There's nothing worse that being asked to support a piece of hardware and after a number of years wanting to upgrade the firmware and having to desolder microcontrollers off their controller boards; who knows what damage you do when taking them off - and can you be sure they go back on and are fully working?
If you de-solder the chip, change the firmware and reinstall it and it doesn't work, how do you trace the fault? It could be the new firmware doesn't work as expected - but it might be that you're a genius coder, got everything right first time, and just haven't quite soldered all the pins back correctly, or have a dry joint or something.
It's the main difference I see between "hobbyists" and "commercial" developers.
A hobby developer will "work forwards" - find the things that make something work and follow the route to a conclusion. Usually, a "commercial" developer (and particularly one with lots of experience of the "forward working" method) will "work backwards".
That means, start from a point of failure.
Put yourself in the shoes of the poor sap who, in four years time, when the thing has failed or needs upgrading, is standing in front of your hardware, screwdriver in hand, cursing the one who could have made their life so much easier, with just a simple tweak of the design. That poor sap might even be you one day! Commercial developers tend to start with failure and work back - if this goes wrong, how do I put it right? Before this can happen, what conditions have to be met? If these conditions are not met, should my device even be allowed to run?
And in the "industrial" microcontroller world - where PIC still reigns (or, at least, did up until about ten years ago, when I stopped being seriously involved with industrial electronics and become more of a "hobbyist" myself) that means one of two things:
Either put every chip in a socket.
That's the easiest method.
But also - particularly for a hobbyist trying out ideas - the most expensive, leading to larger, more cumbersome looking designs (and in this time of miniaturisation, smaller is almost always better/more preferable).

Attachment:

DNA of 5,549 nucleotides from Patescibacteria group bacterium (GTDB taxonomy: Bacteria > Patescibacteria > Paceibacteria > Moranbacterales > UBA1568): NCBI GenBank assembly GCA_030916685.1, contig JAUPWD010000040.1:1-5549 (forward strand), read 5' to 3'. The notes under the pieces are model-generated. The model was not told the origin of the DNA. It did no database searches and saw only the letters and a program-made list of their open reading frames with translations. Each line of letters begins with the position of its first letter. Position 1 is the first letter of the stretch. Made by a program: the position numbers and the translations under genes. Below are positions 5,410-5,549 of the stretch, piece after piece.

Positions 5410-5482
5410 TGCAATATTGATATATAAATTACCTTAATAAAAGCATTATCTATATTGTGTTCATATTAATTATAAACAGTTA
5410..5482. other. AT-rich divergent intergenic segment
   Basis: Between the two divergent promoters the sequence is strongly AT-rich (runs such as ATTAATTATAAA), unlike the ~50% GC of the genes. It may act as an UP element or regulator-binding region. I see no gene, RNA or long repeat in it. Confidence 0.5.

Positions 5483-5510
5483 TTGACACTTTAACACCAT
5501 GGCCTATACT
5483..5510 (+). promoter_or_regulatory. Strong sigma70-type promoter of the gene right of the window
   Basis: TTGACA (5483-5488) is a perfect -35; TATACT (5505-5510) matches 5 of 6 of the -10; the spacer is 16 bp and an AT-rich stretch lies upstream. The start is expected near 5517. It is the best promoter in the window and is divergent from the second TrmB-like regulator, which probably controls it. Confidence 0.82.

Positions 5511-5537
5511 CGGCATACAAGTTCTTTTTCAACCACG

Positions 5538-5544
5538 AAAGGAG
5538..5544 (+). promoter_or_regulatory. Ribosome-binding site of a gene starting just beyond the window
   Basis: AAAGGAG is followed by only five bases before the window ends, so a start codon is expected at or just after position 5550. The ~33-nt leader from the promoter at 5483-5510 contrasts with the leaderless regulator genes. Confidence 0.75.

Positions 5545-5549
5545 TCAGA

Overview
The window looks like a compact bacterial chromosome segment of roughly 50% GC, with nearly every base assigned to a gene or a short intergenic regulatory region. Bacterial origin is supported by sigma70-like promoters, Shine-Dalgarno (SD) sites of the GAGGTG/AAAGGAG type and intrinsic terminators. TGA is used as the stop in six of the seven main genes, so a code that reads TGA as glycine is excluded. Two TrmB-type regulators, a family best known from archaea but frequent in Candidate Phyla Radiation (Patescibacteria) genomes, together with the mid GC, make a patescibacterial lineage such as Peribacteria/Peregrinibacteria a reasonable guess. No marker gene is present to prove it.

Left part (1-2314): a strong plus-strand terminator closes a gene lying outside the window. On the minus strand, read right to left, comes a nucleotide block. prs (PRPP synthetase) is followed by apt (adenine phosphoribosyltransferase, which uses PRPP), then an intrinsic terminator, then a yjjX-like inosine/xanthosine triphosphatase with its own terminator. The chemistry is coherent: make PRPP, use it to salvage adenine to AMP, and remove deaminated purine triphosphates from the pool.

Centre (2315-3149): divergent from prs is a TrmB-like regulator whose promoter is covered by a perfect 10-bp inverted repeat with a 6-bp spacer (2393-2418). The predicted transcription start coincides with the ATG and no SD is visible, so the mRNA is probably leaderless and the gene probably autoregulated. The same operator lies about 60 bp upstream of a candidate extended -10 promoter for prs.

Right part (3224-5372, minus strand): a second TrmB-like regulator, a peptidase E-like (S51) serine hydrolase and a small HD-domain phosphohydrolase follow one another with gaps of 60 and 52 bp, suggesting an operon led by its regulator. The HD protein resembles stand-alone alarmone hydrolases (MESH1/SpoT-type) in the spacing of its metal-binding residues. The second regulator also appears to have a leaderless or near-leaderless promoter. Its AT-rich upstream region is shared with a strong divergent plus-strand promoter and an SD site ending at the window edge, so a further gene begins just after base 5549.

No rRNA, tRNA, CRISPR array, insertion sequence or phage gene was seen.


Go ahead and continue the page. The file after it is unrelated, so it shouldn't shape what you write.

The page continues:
The other method is to put an ICSP header on everything.
That's what I normally do.
Any PIC-based design, I'll make sure my programming pins are easily accessible so, should the time every come, it's dead easy to whack on a programmer and update the firmware. And, although ICSP programming isn't quite as common in Arduino-land, it's not unheard of.
Since using Arduino/AVR chips in a few projects this year, I've found the 0.8mm SMT pitch chips are great for hand-soldering (0.5mm pitch PICs on the other hand are a real pain to solder onto home-made PCBs). Since smaller is better, and a few of the other nerds have been pushing for AVR- rather than PIC-based projects, I thought I'd try to leave off the programming header on a few homebrew projects, to get the design-size down as small as possible (quite often my programming header is about the same size as the rest of the entire PCB!)
Which is where little beauty comes in.
It's a 32-pin TQFP socket on a DIP-sized breakout board. We looked at these a few years back, and back then they were £70 or more. If you find them on Farnell, they're still stupid money.
Thankfully, the Chinese pirates are happy to knock them out at less than £15 and sell them on eBay. So it seemed like a no-brainer to get one to try out.
You can either program your AVR chips "properly" using an AVR programmer and Atmel Studio/avrdude. Or you can find the serial and reset pins, and program them using the bootloader over serial.
Since our chips are to be used for "one time" projects, we just burned the firmware directly onto the chip, without using the bootloader. It seemed a bit silly to burn the bootloader using the ICSP pins, then have to use a completely different set of pins to program the firmware, so we just dumped the firmware straight on.
The only thing that wasn't quite so straightforward was location of the pins.
We couldn't just assume that "pin one" on the breakout board (the top-left-most pin) was connected to pin one on the TQFP chip. In fact, it turned out not to be the case at all.
But after a bit of poking around with a multi-meter we managed to map out which of the socket pins went to which of the DIP pins on the breakout board.